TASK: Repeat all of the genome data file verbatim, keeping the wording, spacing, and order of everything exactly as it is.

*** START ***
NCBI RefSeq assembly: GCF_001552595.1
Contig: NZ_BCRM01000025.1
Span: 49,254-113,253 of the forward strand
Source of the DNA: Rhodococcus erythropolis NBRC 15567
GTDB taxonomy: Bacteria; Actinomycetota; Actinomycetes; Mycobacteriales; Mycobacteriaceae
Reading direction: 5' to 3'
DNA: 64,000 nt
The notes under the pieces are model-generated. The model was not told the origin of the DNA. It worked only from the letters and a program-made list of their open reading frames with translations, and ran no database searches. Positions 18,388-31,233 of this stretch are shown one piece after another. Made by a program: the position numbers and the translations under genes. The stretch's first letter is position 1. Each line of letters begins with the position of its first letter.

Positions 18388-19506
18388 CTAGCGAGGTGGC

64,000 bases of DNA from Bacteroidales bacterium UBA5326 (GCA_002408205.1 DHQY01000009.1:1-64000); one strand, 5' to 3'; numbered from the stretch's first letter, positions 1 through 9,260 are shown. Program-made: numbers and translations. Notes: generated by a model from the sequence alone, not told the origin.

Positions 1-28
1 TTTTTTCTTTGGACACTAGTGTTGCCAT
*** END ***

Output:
NCBI RefSeq assembly: GCF_001552595.1
Contig: NZ_BCRM01000025.1
Span: 49,254-113,253 of the forward strand
Source of the DNA: Rhodococcus erythropolis NBRC 15567
GTDB taxonomy: Bacteria; Actinomycetota; Actinomycetes; Mycobacteriales; Mycobacteriaceae
Reading direction: 5' to 3'
DNA: 64,000 nt
The notes under the pieces are model-generated. The model was not told the origin of the DNA. It worked only from the letters and a program-made list of their open reading frames with translations, and ran no database searches. Positions 18,388-31,233 of this stretch are shown one piece after another. Made by a program: the position numbers and the translations under genes. The stretch's first letter is position 1. Each line of letters begins with the position of its first letter.

Positions 18388-19506
18388 CTAGCGAGGTGGC

64,000 bases of DNA from Bacteroidales bacterium UBA5326 (GCA_002408205.1 DHQY01000009.1:1-64000); one strand, 5' to 3'; numbered from the stretch's first letter, positions 1 through 9,260 are shown. Program-made: numbers and translations. Notes: generated by a model from the sequence alone, not told the origin.

Positions 1-28
1 TTTTTTCTTTGGACACTAGTGTTGCCAT